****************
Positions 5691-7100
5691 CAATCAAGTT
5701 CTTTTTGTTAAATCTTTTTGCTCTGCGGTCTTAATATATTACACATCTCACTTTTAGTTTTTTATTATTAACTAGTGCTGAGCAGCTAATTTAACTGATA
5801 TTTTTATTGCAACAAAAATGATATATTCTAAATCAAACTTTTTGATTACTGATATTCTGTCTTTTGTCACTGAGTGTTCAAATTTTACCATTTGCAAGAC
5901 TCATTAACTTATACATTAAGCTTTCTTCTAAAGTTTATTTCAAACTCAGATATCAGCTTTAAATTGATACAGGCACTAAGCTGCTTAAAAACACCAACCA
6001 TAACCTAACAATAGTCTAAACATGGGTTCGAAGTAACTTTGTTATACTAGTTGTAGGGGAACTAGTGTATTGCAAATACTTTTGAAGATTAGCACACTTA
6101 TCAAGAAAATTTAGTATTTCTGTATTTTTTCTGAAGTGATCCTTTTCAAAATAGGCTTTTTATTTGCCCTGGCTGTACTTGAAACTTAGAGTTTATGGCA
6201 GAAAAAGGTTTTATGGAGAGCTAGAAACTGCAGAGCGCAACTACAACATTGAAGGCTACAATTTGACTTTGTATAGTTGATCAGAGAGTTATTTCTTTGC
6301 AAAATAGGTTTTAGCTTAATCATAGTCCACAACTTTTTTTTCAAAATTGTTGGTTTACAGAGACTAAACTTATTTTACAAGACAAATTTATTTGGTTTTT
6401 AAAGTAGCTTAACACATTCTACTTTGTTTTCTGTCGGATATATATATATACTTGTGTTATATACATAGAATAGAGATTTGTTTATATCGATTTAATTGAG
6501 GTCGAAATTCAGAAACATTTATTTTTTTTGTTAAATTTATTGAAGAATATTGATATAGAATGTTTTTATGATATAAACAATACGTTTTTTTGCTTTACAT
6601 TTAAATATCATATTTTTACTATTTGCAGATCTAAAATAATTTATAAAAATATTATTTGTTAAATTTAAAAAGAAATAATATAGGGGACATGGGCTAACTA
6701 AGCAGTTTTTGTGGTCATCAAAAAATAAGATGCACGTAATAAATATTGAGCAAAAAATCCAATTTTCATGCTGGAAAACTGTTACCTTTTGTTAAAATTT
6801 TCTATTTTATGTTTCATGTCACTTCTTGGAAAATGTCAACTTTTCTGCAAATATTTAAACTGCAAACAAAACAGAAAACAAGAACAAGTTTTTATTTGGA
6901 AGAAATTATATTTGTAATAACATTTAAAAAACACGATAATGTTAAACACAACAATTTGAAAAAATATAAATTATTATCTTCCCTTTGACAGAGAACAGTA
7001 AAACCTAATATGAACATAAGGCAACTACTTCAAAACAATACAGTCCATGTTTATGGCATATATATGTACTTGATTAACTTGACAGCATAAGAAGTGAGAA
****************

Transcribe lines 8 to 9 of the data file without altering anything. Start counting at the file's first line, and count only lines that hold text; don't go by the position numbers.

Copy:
6201 GAAAAAGGTTTTATGGAGAGCTAGAAACTGCAGAGCGCAACTACAACATTGAAGGCTACAATTTGACTTTGTATAGTTGATCAGAGAGTTATTTCTTTGC
6301 AAAATAGGTTTTAGCTTAATCATAGTCCACAACTTTTTTTTCAAAATTGTTGGTTTACAGAGACTAAACTTATTTTACAAGACAAATTTATTTGGTTTTT